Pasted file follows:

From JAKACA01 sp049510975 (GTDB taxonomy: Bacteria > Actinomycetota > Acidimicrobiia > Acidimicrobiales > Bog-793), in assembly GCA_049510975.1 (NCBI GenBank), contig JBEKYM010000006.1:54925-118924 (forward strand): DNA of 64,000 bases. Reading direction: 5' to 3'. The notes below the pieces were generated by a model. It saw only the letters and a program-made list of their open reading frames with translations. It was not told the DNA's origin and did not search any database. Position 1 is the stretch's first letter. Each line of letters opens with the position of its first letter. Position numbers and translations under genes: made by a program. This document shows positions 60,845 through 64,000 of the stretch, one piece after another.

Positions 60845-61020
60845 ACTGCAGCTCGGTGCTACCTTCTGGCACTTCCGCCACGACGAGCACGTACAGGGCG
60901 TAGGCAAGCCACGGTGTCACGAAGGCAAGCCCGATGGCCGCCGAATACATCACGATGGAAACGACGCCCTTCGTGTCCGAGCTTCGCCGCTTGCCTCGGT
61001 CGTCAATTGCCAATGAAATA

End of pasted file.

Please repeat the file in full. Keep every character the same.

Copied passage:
From JAKACA01 sp049510975 (GTDB taxonomy: Bacteria > Actinomycetota > Acidimicrobiia > Acidimicrobiales > Bog-793), in assembly GCA_049510975.1 (NCBI GenBank), contig JBEKYM010000006.1:54925-118924 (forward strand): DNA of 64,000 bases. Reading direction: 5' to 3'. The notes below the pieces were generated by a model. It saw only the letters and a program-made list of their open reading frames with translations. It was not told the DNA's origin and did not search any database. Position 1 is the stretch's first letter. Each line of letters opens with the position of its first letter. Position numbers and translations under genes: made by a program. This document shows positions 60,845 through 64,000 of the stretch, one piece after another.

Positions 60845-61020
60845 ACTGCAGCTCGGTGCTACCTTCTGGCACTTCCGCCACGACGAGCACGTACAGGGCG
60901 TAGGCAAGCCACGGTGTCACGAAGGCAAGCCCGATGGCCGCCGAATACATCACGATGGAAACGACGCCCTTCGTGTCCGAGCTTCGCCGCTTGCCTCGGT
61001 CGTCAATTGCCAATGAAATA